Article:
Statistics Canada’s recent release of fresh data on “union coverage” offers insight into the presence and influence of unions across the key industry sectors that make up the nation’s economy. The data summarized in this post refer to the proportions of paid workers who were “covered” by legally recognized collective agreements in their place of employment over the period 2017 through 2021.
Figure 1 depicts economy-wide “union coverage” rates for Canada and British Columbia since 2017. The picture is one of overall stability. In 2021, roughly three in ten paid employees in both Canada and B.C. were covered by collective agreements – little changed from four years earlier.
Table 1 provides more granular detail on unionization by industry; it also indicates the proportions of public and private sector workers who belong to trade unions. The pattern of union coverage by industry did not change materially over the period. More than three quarters of workers in the broad Canadian public sector
belong to unions, compared to just 15% of their counterparts in the private sector. This underscores an important point about unions in Canada today: increasingly, the union movement as a whole is dominated by unions that draw a significant majority of their dues-paying members from the public sector.
As for specific industries, union coverage is highest in public administration, education, the utilities sector, and health care and lowest in agriculture, professional/scientific/technical services (which includes some segments of the advanced high technology sector), and accommodation and foodservices. There have been few significant shifts in unionization rates since 2017 within the industries listed in Table 1, although non-trivial declines were registered in manufacturing, forestry/mining/oil & gas, accommodation and foodservices and transportation/warehousing while the already heavily unionized education sector saw a further increase in coverage.
Taking a somewhat longer-term view, union density in Canada has fallen appreciably since the early 1980s, when it hovered in the vicinity of 37-38%. All of the decline is attributable to the erosion of unions’ “market share” within private sector industries. This, in turn, reflects shifts in industry structure, the impact of technological change and free trade agreements, and the fragmentation of work and production across large swathes of the economy.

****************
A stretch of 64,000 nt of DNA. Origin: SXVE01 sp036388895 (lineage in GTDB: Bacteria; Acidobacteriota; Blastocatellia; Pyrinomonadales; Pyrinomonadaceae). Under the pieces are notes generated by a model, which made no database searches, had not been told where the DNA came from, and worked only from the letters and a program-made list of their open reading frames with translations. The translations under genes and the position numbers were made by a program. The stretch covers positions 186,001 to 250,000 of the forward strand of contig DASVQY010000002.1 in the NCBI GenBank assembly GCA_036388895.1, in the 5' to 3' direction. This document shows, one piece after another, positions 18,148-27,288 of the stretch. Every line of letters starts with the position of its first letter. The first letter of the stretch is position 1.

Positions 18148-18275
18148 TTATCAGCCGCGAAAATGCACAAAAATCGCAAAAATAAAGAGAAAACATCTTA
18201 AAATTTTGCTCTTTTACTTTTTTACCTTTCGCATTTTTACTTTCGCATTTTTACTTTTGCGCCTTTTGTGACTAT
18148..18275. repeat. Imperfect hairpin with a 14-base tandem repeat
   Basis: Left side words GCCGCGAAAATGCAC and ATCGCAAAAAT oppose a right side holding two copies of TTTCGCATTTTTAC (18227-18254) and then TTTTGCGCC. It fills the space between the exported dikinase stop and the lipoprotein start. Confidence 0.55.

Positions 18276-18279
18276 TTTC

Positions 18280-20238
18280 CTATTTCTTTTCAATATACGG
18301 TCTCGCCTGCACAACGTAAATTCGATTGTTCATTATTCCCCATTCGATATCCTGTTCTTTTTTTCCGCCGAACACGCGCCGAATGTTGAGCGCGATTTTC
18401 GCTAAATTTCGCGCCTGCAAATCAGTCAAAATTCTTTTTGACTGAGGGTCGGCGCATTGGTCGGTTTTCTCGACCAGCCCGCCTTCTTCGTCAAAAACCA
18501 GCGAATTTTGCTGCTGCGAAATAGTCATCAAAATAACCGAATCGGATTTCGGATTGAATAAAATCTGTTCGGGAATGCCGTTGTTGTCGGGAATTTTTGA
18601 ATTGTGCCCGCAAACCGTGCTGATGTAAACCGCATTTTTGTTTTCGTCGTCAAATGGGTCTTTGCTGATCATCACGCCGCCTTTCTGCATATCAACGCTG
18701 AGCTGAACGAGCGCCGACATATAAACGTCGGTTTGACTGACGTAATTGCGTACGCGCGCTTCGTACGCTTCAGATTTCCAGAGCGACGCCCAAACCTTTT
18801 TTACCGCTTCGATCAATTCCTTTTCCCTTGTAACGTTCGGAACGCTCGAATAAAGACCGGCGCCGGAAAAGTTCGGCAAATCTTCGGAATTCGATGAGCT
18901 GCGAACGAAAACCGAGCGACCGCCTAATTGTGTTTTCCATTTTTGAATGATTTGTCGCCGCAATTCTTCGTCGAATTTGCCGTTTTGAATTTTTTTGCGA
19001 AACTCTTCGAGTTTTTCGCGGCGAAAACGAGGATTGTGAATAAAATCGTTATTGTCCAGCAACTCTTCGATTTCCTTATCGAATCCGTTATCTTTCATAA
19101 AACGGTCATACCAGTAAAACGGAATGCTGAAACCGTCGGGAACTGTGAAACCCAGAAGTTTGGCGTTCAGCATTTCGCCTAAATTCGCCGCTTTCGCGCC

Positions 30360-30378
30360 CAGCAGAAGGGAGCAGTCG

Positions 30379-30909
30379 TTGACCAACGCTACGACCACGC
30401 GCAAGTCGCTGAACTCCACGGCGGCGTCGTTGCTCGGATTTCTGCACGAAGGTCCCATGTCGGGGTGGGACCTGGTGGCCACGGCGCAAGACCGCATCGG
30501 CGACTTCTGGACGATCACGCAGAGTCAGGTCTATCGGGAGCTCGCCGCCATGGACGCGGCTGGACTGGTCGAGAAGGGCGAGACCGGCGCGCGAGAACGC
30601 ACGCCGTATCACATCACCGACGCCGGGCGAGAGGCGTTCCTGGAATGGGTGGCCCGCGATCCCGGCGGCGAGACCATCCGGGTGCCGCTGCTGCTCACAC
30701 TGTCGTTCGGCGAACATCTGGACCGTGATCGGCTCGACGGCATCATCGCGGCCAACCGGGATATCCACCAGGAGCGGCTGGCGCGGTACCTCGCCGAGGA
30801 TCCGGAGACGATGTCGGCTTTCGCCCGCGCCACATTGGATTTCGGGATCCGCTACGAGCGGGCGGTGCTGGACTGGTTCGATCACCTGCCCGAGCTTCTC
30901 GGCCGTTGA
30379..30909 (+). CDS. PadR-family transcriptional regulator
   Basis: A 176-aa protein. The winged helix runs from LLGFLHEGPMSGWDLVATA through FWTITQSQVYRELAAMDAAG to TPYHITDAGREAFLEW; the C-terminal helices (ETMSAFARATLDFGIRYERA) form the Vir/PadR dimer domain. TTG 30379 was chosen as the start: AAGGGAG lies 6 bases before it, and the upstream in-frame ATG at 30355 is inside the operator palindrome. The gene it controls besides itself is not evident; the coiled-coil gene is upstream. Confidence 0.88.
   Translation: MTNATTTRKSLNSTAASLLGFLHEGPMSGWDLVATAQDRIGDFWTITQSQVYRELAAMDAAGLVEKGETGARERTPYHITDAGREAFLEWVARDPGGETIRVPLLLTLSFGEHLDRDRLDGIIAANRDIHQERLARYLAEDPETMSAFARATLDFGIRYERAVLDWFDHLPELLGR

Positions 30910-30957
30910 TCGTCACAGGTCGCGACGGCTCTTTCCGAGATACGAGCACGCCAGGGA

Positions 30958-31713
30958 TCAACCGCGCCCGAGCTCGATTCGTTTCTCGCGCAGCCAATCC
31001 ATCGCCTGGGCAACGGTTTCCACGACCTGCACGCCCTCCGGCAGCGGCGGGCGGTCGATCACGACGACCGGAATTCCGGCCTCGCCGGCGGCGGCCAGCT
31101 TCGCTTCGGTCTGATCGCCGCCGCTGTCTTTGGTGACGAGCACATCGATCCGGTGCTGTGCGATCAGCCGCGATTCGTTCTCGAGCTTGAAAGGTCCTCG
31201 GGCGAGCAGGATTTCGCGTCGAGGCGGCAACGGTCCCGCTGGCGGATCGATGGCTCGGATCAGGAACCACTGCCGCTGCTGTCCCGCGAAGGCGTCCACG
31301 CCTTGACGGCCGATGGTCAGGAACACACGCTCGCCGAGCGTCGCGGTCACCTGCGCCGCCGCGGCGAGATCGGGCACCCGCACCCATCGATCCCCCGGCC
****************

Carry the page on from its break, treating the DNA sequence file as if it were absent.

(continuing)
In the post-pandemic context of widespread labour shortages and surging inflation, we may see a rebound in union organizing in some parts of the private sector economy. One might speculate that this is more likely to occur in jurisdictions where government is keen to encourage an expansion in union coverage. British Columbia is an example, with the NDP government recently abandoning the secret ballot vote for union certification and instead imposing a less democratic “card-check” system. This major policy change was done absent any consultation with the business community. It also flies in the face of recommendations advanced by a panel established by Minister of Labour Harry Bains to review the Labour Code a few years ago.
 Some workers are “covered” by collective agreements even though they have chosen not to join or pay dues to the unions that represent employees at their workplaces. The number of such workers is quite small relative to the total membership of unions in Canada.
 Consisting mainly of public administration, health care and social services, and the education sector.